If You Really Want To Help New Parents, Here’s What You Should Do

If You Really Want To Help New Parents, Here’s What You Should Do


The first year of new parenthood is full of extreme highs and lows. Our loved ones show up and show out for the baby. However, more often than not, the rest of the family is left to fend for themselves.

If you’re wondering what you can do to make sure new parents — not just new babies — are getting the support they need, you can help by doing these things:

1. Less space, perhaps?

Pregnancy can be the most alienating time in one’s life. While it’s true that plenty of folks are exhausted during pregnancy, just as many crave adult interaction. Don’t assume that your pregnant friends want to be alone all the time. Small gestures, like offering to go for a walk, heading to a farmer’s market, or even attending a painting class are great things to do with your expectant buddies. They’re pregnant; they haven’t fallen off the face of the earth!

2. Take the baby (and maybe even the dog) for a walk.

Movement helps babies sleep – it’s why we all benefit from sleep-inducing car rides. But getting a baby to sleep robs new parents of any hope that rest is possible. If you’re close enough that the parent trusts you with their new bundle, offer to gather the baby and much of its assorted gear and go for a walk. The impact of this can’t be overstated. First, the baby will be out of the house, so exhausted parents will know those phantom cries (I hate those things) are fake and they’ll have the chance to sleep.  Second, it will give the baby time to adjust to life in the great outdoors.

If you’re an overachiever, take the dog along too.

3. Don’t forget the older kids.

Everyone loves babies. There’s a waiting list of people willing to babysit new infants. But how often do folks like to help with the older kid(s)? Chances are, they are more self-sufficient. Not to mention, they are likely bored out of their minds while the new baby cries and the parents are the walking dead.

In the first few weeks postpartum, I had a friend offer to take our toddler to the park with them a few times. It was a small gesture, but it felt amazing to know our oldest child wasn’t being left out. Really wanna help? Consider the life changes that the older kid is facing and fill those needs.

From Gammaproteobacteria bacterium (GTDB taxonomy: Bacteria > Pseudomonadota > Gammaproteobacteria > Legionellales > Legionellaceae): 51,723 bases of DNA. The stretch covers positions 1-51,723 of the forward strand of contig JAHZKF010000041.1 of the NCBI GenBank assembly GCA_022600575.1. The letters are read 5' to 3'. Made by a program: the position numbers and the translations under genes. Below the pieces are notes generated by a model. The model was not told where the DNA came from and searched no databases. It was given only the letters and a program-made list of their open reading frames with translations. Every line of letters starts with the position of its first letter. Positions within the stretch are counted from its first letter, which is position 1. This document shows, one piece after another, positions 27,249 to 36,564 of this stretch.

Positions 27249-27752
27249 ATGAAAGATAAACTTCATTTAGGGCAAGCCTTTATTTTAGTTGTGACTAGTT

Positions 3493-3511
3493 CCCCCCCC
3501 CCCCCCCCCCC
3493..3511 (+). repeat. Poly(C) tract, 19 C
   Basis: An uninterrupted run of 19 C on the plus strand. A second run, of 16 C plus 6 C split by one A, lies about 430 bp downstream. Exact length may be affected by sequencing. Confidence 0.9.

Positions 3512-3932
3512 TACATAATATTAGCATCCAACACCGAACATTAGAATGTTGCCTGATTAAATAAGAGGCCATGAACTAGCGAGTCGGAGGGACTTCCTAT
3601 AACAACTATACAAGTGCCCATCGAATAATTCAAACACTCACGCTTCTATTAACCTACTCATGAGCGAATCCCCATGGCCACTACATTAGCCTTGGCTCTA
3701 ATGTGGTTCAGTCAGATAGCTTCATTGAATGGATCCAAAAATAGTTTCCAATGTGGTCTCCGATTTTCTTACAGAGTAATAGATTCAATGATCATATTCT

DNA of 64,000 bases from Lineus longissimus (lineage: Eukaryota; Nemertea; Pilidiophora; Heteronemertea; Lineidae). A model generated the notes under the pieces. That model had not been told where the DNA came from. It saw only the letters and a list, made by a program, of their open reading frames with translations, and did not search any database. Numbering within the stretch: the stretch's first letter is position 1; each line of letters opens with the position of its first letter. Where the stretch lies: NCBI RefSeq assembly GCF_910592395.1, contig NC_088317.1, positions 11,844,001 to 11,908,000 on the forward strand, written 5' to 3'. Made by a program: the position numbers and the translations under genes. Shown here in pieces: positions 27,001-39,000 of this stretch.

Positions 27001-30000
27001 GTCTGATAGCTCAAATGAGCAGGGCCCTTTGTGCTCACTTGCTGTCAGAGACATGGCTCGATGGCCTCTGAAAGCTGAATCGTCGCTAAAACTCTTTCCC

4. Food, food and more food.

Do I even have to explain this one? It’s likely that the baby is the only one who’s eating well for the first couple of months.

We had a bit of a mini meal train bring us food for the first week or so after delivery. It was awesome. If you have a network of friends, this can be a great thing to discuss at (or in replacement of) a baby shower.

Your friends can’t take care of a baby if they’re starving to death. The more well balanced the meals, the better.

5. Wash some dishes.

Wouldn’t it be amazing if all household chores ceased to exist in the first few months postpartum? Well, that’s not the world we live in. Those responsibilities keep on coming, even when the energy well is dry.

If you notice your new parent friends have jungle-like grass in their yard, mow it. Offer to drive one parent to the store while the other stays home with the kids — or better yet, bring them the damn groceries yourself.  You know what would really be useful during those early days? Getting together with a group of friends and paying for a cleaning service to come.

6. Check in and show up.

Helping out is simpler than one would think. For plenty of parents, an hour-long visit to let them know the world is still moving is great. Anxiety and depression are just as common as joy during those early days. It’s normal for new parents to feel “trapped” and in a sort of bizarre world in the first month or so after birth.  Loneliness can make negative feelings so much worse.

One of my friends tried to visit at least once every couple of weeks. Knowing that she would be on our couch, especially when my husband had tripped out, kept me going when I didn’t think I could.

Just make sure to ask first!

7. Encourage them.

It might sound cheesy, but for someone whose love language is “words of affirmation” (spoiler: I’m someone) hearing a loved one say that they are doing a good job can mean the world. There are a million things to do “wrong” in those early days. Adjusting to feeding, the management of multiple kids, or life without working can feel like a soul crusher for many new parents.

Let your loved ones know they aren’t alone on the journey and experience of parenthood. Tell them you are proud of them and give feedback when things get rough.

Of course, it’s important to encourage new parents in a way that also leaves space to address the frustrations and obstacles of new parenthood. Give a listening ear, advice only when requested, and love always.

New parenthood is no joke, but with support from good friends, parenthood is so much more manageable.





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